During the 1960s there was a wave of unbacked claims about LSD. People were told using it caused birth defects, brain damage and homicidal rampages. These side effects were rare and occurred at such an infrequent rate that it would be nonsensical to claim that LSD directly caused any of the adverse symptoms listed. However, this overall idea that LSD was purely bad still swept the nation at an alarming rate. At first, only psychotherapists and psychiatrists had access to this miracle drug, but once LSD made its way to the streets, fabricated and misleading horror stories of LSD arose and it became illegal in the United States. This was largely due to a fear of people potentially ingesting fake LSD from untrustworthy sources. Anything except pure LSD is extremely dangerous because it can cause unknown mental and physical side effects for inexperienced users who do not know how to identify if their tab is pure. If LSD were to be allowed in psychotherapy, this would not pose a threat since the FDA would be required to regulate the drug. Another concern about LSD is having a bad trip, which is when one falls into a bad state of mind during the trip. This can cause distressing emotions in the user which can result in horrific hallucinations and thoughts. Symptoms of a bad trip include anxiety, paranoia, and ego death, a feeling of existential crisis (LSD). Although at the time these perceptions and feelings may seem terrifying and never-ending, “it could lead to beneficial long-term consequences when processed and integrated properly” (LSD). The Journal of Psychopharmacology conducted a study involving psilocybin mushrooms, which have similar effects to LSD. They found that 84% of test subjects who had a bad trip ultimately believed they benefited psychologically from the troubling experience. This means that if patients were to experience such a trip, it would still make a positive impact on most of their mental states. If introduced into the medical field, patients would need to pass a physical and mental evaluation to ensure their safety before being allowed to utilize LSD. This is because LSD use can negatively impact people who are at a high risk of developing psychosis-related illnesses. In some cases, LSD prompted full-blown psychotic episodes in patients fitting that criteria. With proper safety protocols and regulations, these instances would come to a standstill. Unfortunately, the clinical studies surrounding medical LSD use were abandoned when the substance was made illegal in 1968 and its potential was widely forgotten (Cosh). Scientifically sound evidence supporting the benefits of psychedelics is limited since the drug is illegal to use and still very controversial. There are countless reasons to view LSD as a valuable tool in improving everyday quality of life, but the exaggeration of potential complications has hindered the process.

The leading reason for LSD legalization in medical use is its potential for alleviating the degree to which people suffer from mental health issues like anxiety and depression. LSD as a form of psychotherapy is not a new concept. Before becoming illegal, therapists had found LSD to be particularly helpful in their work. LSD use caused patients to reduce their ego defenses which resulted in them being able to confront their deepest insecurities and issues in a collected way. Their therapists were also able to provide more constructive advice and treatments since the patients felt more comfortable in expressing their thoughts and feelings. Harvard psychology researchers Timothy Leary and Richard Alpert studied the effects of LSD on healthy graduate students and reported that the drug “permanently altered their lives in a very positive manner”. Unfortunately, their studies came to an abrupt halt after they broke Harvard’s guidelines and administered psychedelics to an undergraduate resulting in the termination of the study. Enzo Tagliazucchi, a neuroscientist at the Royal Netherlands Academy of Arts and Sciences says, “It feels, in a way, like transferring the consciousness from within your body to the outside world; the focus is in the objects that surround you rather than inside.” This is how LSD allows people to see through their personal biases which enables them to interpret their particular situation in a more comprehensible way, dealing with their troubles accordingly. LSD can also help people in a variety of ways, even those not suffering from mental tribulations. Steve Jobs is open about his LSD use and says “Taking LSD was a profound experience, one of the most important things in my life. LSD shows you that there’s another side to the coin, and you can’t remember it when it wears off, but you know it. It reinforced my sense of what was important.” He attributes much of his success to the drug because it showed him that he needed to focus on more meaningful things, creating with the intent to put good into the world instead of to acquire money. Between 1963 to 1973 around 1,000 alcoholics in Topeka, Kansas were given LSD to help them overcome their alcoholism. The supervisor of the program reported that following the trip, 25% of them became completely abstinent from alcohol entirely, 25% partook in an occasional drink and no longer met the criteria for an alcoholic. The other 50% was divided with half showing substantial levels of improvement and half whose alcoholism went unaffected by the psychedelic. Along with mental health issues, LSD use can assist with overcoming drug and alcohol addiction and millions of people could reap its benefits if made accessible in medical facilities.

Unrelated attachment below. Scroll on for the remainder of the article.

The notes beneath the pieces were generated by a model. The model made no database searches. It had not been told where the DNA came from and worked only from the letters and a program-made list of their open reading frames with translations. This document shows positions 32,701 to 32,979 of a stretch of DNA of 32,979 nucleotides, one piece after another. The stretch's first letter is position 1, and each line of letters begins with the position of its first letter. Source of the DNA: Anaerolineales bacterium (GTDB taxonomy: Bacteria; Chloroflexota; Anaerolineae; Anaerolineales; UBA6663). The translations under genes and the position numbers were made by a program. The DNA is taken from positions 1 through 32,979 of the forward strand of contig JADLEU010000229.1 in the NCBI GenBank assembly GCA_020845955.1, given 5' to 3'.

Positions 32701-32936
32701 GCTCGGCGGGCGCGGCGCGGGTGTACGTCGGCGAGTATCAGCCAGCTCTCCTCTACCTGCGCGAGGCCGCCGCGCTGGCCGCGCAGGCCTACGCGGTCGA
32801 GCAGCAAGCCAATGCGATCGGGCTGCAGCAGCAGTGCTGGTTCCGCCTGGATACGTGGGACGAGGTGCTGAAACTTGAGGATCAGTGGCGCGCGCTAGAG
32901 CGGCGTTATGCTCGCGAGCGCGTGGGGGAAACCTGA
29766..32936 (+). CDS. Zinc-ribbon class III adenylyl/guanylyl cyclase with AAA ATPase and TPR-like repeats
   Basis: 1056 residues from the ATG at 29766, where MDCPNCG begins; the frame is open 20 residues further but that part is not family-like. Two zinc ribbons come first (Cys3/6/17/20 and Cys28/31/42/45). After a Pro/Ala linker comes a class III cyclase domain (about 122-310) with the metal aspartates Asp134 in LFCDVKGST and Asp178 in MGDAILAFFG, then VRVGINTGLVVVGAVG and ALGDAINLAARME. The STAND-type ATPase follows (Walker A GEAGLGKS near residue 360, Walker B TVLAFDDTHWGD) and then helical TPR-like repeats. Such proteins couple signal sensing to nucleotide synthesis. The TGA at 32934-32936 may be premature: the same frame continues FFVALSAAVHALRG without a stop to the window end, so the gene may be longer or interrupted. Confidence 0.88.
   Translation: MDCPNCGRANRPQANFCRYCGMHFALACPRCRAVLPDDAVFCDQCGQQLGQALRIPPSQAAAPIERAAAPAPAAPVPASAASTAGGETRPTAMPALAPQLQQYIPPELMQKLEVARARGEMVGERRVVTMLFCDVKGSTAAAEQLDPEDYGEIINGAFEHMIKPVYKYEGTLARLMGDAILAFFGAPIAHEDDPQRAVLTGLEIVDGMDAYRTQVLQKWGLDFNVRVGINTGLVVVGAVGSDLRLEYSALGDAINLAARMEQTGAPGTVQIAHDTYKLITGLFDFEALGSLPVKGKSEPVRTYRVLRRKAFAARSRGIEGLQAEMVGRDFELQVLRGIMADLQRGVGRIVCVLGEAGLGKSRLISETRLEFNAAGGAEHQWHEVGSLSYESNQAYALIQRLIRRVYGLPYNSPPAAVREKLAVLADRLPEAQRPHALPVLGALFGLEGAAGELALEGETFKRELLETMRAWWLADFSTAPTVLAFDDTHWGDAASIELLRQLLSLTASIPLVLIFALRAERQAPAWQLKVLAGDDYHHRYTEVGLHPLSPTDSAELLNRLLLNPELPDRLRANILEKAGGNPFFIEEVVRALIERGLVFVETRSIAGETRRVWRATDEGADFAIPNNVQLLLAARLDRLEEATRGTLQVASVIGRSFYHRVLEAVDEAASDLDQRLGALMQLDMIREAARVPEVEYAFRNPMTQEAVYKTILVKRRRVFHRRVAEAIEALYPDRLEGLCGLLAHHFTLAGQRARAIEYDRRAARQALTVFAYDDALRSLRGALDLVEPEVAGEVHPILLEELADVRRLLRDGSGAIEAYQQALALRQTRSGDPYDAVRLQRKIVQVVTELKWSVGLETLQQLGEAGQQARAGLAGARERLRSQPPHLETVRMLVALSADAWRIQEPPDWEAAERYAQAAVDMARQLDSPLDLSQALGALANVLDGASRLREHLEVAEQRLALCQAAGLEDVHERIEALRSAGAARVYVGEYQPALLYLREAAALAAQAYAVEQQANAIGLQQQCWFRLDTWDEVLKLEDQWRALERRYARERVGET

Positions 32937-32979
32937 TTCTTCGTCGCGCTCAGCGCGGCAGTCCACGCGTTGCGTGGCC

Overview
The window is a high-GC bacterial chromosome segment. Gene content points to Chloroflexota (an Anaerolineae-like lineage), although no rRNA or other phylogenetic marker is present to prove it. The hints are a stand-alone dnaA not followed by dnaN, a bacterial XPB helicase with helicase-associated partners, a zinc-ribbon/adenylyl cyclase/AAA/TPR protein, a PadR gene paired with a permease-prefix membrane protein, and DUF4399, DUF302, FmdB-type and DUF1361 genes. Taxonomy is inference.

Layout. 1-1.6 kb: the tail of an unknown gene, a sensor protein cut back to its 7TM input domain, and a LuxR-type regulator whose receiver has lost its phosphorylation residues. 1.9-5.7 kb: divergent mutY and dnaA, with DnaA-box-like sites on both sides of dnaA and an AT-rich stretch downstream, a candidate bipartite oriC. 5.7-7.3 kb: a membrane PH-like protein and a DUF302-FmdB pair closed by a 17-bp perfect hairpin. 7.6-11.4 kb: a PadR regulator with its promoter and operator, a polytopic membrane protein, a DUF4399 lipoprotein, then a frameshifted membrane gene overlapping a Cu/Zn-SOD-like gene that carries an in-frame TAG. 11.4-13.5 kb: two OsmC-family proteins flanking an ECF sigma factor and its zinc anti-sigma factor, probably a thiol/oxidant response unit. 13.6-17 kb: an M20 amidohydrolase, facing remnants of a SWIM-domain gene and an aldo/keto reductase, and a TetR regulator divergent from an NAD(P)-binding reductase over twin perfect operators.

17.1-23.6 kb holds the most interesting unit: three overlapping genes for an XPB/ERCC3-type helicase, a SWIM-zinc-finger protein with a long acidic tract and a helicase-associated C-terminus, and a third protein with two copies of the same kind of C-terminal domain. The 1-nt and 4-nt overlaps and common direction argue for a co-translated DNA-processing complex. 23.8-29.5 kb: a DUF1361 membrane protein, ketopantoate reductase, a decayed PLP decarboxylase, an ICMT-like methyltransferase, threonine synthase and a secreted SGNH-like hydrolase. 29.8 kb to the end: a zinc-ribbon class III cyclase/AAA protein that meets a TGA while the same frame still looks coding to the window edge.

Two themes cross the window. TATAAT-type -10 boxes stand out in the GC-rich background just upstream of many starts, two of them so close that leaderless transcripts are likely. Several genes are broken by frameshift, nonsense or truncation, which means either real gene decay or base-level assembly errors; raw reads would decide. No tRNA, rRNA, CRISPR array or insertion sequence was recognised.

Although many people advocate that LSD has positively impacted their lives, there are still many who view it as a harmful substance with high potential for abuse. The Pharmacology of Lysergic Acid Diethylamide conducted a series of experiments with LSD and found that LSD poses no risk of long‐lasting effects on the human brain and that the drug has little to no addictive properties. LSD has been known to affect the psychological state of users but in positive ways. Some long-lasting impacts LSD can have is an increase in purpose, energy, production, and self-confidence. The research on LSD has not progressed far beyond this stage because the clinical benefits are overshadowed by the fallacious potential of misusing the drug. Hopefully, nation-wide use to qualifying medical patients will become available in the near future. LSD possesses a wide variety of benefits for medical purposes and should be considered as a viable and affordable non-addicting treatment option to patients suffering from a variety of mental illnesses and addictions. 

16 December 2021